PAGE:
Commentary

Missouri’s upcoming black bear trophy hunt is reckless and irresponsible | Opinion

October 11, 2021 5:45 am

The Missouri Department of Conservation announced the state’s first black-bear hunting season earlier this year, set for Oct. 18-27 (photo courtesy of the Missouri Department of Conservation).

With its trophy hunt on black bears in the state set to begin in a few days, the Missouri Department of Conservation (MDC) has taken a reckless and irresponsible turn. A turn against science. A turn against ecology. A turn against public values.

Like many wildlife agencies around the country, and driven by its governor-appointed commission, the MDC is trapped in a century-old mindset, one that assumes we must kill bears to conserve them.

That’s not right, and a trophy hunt is not what we need. We need a new approach to the management of bears and other wildlife, one that respects public sentiment concerning charismatic species, takes account of the best scientific knowledge about their population dynamics and places the non-lethal mitigation of human-animal conflict above the demands of trophy hunters and their lobbyists.

It says something about the hasty nature of Missouri’s first trophy hunt of bears that the commission unanimously approved it with blithe disregard and without bothering to show Missourians a proper baseline population estimate for bears. Who doesn’t think that a clear grasp of their numbers and distribution should precede any discussion of managing bears, let alone killing them?

It’s worth remembering how fortunate we are that bears, having survived several centuries of persecution, are in our state at all. What’s more, they are a primary attraction for millions of people who visit the Ozarks in hope of catching a glimpse of them.

Trophy hunting, by disrupting their population dynamics, cheats Missourians and others of the chance to enjoy the experience of seeing them alive. In a fundamental way, too, the killing of bears undermines a growing ecotourism industry that brings more dollars into the state than a hundred bear hunts could ever do.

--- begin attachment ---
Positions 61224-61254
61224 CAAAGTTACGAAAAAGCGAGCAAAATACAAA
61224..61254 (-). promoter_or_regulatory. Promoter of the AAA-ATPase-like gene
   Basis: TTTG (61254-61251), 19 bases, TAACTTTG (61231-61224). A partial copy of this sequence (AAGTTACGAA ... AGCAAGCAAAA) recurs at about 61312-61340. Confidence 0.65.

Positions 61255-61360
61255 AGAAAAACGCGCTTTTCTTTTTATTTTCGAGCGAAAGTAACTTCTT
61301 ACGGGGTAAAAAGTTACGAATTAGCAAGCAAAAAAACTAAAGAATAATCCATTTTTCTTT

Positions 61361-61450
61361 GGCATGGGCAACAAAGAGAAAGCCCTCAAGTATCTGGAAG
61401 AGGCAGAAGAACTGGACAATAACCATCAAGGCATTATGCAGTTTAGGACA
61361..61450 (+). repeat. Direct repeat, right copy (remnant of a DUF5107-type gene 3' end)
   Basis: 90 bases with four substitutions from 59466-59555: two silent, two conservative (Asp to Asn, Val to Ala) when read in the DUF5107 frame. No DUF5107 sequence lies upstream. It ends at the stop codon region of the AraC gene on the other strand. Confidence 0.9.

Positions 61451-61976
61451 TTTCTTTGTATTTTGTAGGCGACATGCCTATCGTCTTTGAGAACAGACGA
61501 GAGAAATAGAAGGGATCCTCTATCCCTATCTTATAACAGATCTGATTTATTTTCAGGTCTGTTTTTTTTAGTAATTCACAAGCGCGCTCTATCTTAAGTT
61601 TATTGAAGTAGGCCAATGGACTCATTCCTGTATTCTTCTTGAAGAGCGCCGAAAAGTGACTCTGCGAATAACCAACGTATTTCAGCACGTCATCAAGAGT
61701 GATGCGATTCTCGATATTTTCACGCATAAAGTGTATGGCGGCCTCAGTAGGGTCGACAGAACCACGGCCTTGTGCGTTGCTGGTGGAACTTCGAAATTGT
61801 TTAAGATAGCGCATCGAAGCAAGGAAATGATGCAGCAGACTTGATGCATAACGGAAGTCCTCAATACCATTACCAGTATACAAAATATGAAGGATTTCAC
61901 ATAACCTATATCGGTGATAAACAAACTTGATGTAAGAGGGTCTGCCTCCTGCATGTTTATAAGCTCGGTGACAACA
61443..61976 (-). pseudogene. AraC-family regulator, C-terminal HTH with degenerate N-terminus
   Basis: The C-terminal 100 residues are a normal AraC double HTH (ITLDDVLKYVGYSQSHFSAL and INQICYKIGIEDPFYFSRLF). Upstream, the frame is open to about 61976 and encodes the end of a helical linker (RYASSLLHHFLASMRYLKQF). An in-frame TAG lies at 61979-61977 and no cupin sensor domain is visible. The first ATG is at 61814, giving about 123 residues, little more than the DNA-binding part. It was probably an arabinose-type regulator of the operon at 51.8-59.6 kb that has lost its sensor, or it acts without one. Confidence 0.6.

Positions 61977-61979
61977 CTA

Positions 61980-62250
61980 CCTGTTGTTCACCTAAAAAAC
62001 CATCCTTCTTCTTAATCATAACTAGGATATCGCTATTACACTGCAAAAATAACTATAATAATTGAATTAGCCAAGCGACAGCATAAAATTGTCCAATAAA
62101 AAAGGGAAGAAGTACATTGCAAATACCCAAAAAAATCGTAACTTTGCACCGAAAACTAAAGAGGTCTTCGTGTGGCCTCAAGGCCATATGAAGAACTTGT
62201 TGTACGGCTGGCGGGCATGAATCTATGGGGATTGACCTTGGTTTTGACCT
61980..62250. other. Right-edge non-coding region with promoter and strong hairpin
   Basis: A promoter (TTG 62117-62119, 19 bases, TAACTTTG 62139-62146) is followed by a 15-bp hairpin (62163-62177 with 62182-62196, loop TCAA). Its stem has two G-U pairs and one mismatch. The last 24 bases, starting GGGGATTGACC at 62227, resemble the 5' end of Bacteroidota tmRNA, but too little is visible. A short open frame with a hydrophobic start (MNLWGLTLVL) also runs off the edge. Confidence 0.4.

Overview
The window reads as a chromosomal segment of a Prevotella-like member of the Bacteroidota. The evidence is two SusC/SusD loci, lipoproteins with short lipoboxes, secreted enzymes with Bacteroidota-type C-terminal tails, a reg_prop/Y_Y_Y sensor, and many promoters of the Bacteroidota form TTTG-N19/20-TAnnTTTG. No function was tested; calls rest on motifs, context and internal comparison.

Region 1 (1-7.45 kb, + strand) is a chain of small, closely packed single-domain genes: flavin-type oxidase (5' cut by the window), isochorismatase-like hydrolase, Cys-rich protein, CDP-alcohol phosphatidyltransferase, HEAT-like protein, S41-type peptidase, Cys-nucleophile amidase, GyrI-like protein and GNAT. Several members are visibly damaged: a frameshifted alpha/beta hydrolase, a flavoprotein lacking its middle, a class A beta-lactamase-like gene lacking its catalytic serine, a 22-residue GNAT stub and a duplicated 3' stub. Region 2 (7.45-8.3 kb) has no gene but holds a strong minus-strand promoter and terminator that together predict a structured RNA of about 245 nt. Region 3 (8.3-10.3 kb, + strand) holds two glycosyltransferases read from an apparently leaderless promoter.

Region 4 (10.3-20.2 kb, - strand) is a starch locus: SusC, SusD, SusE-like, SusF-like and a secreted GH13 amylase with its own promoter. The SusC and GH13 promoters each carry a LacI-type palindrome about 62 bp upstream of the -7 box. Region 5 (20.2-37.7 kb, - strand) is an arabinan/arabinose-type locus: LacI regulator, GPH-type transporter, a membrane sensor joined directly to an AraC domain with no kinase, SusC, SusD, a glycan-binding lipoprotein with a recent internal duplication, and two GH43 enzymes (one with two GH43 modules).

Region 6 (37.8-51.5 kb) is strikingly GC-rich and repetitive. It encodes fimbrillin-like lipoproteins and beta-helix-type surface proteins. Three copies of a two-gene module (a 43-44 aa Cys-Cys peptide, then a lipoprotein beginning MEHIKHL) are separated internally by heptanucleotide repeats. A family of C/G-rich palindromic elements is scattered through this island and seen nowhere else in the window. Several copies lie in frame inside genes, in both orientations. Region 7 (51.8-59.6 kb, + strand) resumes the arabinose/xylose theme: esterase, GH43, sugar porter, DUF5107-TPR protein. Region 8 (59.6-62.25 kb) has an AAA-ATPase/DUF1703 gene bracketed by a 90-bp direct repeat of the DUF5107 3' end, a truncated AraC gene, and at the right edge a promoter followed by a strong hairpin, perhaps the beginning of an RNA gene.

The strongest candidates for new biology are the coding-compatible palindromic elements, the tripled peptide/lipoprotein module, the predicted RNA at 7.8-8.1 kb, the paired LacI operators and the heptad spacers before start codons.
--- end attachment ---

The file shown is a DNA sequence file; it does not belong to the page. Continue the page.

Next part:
Trophy hunting is particularly dangerous for black bears and their social structure because they reproduce slowly and provide extended care to their young. When a trophy hunter kills an adult breeding male, other males may come into that territory and kill his cubs. In other words, for each bear killed by a trophy hunter, there are more bears at risk.

Sadly, the MDC has compounded this threat by authorizing the killing of unaccompanied bear cubs.

Given the bum rush that accompanies most trophy hunts in the United States, and at the least, our citizenry has a right to expect prompt action by the MDC in the likely scenario of a quota overrun like that which occurred during the outrageous Wisconsin wolf hunt last February.

The failure of Wisconsin officials to halt that hunt once trophy hunters had exhausted the quota produced an embarrassing carnage that put the lie to any claims of wise management. Similarly, Florida’s first bear hunt in 2015 was promptly shut down after only one season after trophy hunters slaughtered more than 300 bears – including 36 mother bears who were still nursing cubs – in just two days of what was supposed to be a week-long season.

To be fair, the MDC has shown its willingness to strengthen its bear-awareness and conflict mitigation programs. That’s good, because Missourians have made clear how they feel about the wanton killing of bears for trophies. A March 2019 Remington Research Group poll found that 67% of Missourians do not support black bear trophy hunting and believe that the state should prioritize non-lethal methods to reduce human-bear conflict.

Humane management is our future, and this is the mandate for action that the agency should embrace from now on. There should be no more pandering to a small faction seeking to foist a trophy hunt on a state where the majority of citizens don’t want to see it happen at all.

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Cody Atkinson
Cody Atkinson

Cody Atkinson is a lifelong Missourian who grown up in Odessa and currently lives in Kansas City. He is now the state director for the Humane Society of the United States. He holds his Bachelor's Degree from Rockhurst University in both economics and psychology as well as a Master's Degree in public administration from Arkansas State University.

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